WASHINGTON -- China's central bank took a potentially major step toward a more market-determined exchange rate on Aug. 11, when it announced a revision in the process for fixing the central parity exchange rate, the starting point for daily trading of the renminbi in the onshore market.
While the reform has set off alarm bells in some quarters, it is unlikely that this move will usher in another chapter of currency manipulation to support Chinese exports and thus its economic growth. China may well be concerned about an economic slowdown accompanied by a slump in exports, but its motivation for this move is almost certainly tied to another objective: China's aspiration to have the RMB join the four other major international currencies (the dollar, the euro, the pound sterling and the yen) that comprise the so-called special drawing rights basket of the International Monetary Fund.
The IMF executive board will decide in November whether to include the RMB in that basket. In a special report issued last week, the IMF evaluated the suitability of including the RMB in the basket. One concern raised was deviations between the offshore and the onshore rates. Moving toward a more market-determined onshore market is designed in part to address this concern. We should also expect the central bank in the near future to further liberalize access by SDR users to the onshore foreign exchange market.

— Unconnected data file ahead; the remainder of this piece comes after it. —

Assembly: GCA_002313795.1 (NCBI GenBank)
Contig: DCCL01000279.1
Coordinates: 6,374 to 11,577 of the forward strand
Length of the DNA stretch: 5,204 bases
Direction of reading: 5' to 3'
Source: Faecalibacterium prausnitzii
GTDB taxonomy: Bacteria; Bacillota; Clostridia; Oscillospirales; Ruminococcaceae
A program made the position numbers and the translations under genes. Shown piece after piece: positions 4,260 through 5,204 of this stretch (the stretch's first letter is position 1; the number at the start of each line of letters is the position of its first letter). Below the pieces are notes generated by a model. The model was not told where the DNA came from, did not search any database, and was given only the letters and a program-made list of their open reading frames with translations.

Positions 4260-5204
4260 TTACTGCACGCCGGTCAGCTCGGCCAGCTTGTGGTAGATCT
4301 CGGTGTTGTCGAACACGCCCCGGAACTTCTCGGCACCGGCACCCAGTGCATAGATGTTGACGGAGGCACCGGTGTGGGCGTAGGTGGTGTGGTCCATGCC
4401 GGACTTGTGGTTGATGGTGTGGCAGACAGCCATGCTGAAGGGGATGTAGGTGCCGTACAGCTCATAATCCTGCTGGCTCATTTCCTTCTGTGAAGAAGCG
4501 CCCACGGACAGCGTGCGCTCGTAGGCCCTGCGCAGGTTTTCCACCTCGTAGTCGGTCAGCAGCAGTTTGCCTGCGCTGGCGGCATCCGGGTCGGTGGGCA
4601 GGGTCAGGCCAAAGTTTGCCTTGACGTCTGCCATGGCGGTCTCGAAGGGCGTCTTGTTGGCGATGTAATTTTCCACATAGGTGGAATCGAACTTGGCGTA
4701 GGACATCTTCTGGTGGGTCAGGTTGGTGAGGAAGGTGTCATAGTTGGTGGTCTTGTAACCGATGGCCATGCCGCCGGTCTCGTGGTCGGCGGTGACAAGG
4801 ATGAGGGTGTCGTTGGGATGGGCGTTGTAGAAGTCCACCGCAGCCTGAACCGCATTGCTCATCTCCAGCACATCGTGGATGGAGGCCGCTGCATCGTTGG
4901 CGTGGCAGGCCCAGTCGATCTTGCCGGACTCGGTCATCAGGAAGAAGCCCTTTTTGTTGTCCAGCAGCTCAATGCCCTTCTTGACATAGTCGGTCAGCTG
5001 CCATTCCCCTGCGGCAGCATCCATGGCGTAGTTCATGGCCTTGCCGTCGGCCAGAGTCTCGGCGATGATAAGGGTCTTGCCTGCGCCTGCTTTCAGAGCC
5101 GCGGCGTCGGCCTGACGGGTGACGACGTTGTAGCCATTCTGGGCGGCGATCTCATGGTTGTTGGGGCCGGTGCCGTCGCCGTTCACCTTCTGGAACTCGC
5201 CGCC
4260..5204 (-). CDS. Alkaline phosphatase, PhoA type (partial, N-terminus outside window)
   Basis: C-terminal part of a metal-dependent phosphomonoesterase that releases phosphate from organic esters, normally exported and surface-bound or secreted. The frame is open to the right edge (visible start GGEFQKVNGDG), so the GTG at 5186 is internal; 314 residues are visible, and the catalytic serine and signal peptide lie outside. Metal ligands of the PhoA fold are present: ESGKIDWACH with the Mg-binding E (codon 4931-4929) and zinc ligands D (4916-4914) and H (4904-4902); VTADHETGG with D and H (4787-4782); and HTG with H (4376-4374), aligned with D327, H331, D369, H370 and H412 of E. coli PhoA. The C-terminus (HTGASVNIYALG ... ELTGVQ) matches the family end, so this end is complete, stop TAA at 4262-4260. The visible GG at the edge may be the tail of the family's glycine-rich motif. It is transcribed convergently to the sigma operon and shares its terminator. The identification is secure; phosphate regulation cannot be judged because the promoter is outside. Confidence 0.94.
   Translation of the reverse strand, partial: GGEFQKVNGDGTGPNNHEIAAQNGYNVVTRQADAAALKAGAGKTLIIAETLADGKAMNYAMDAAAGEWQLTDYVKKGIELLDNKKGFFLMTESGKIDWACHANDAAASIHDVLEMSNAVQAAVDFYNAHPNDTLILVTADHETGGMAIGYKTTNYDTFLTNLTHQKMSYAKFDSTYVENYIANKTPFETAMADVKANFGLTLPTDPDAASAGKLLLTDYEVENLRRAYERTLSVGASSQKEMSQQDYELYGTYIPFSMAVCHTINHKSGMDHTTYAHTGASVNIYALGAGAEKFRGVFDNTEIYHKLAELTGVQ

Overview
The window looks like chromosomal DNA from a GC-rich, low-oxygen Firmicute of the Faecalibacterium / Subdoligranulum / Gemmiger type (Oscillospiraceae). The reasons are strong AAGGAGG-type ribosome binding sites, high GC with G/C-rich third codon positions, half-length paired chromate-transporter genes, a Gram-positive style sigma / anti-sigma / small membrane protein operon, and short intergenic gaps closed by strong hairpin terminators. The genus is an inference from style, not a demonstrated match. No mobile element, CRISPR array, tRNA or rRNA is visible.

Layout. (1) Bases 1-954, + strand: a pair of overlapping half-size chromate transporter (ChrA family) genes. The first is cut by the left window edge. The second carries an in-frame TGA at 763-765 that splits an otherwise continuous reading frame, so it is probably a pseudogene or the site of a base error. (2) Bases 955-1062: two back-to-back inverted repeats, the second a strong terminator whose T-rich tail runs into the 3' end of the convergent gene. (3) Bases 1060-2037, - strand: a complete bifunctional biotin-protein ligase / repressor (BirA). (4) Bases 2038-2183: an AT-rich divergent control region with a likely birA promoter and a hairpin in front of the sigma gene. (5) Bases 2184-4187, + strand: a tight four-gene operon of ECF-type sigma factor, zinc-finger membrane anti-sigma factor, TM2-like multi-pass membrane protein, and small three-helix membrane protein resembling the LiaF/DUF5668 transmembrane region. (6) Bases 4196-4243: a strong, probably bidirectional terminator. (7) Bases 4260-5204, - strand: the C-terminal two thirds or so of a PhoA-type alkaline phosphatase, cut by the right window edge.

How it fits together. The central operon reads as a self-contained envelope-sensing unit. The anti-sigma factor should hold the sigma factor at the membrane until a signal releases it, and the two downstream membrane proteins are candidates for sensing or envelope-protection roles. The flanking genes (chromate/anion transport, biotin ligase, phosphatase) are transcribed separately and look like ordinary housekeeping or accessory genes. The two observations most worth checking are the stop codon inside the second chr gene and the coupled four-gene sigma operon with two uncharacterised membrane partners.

While the reform has set off alarm bells in some quarters, it is unlikely that this move will usher in another chapter of currency manipulation to support Chinese exports and thus its economic growth.
The action taken by China, far from being a step to manipulate its currency, is actually an effort to let the RMB fluctuate according to the dynamics of the exchange markets. For months the RMB has weakened almost daily from the central parity rate. Every time it does so, the next day the central bank almost invariably sets the new parity rate at a level almost unchanged from the previous day. And on many days the central bank has intervened in the market (selling dollars and purchasing RMB) to prevent the RMB from weakening beyond the 2 percent trading band. In short, up until now the central bank has been largely overriding the market.
In its latest step, the bank has announced that, when setting the central parity rate, it will take into account the closing rate of the previous day, the supply and demand conditions in the foreign exchange market, as well as the exchange rate movements of major currencies. Thus the central fixing on Aug. 11 was at a level reflecting a 200 basis point depreciation of the RMB from the previous day's close.
China's move is consistent with long-standing advice from the IMF and from the U.S Treasury, both of which have repeatedly called for China to adopt a more market-determined exchange rate policy. We should expect this to lead to greater volatility and two-way movement in the value of the RMB vis-à-vis the dollar.
© The Peterson Institute for International Economics
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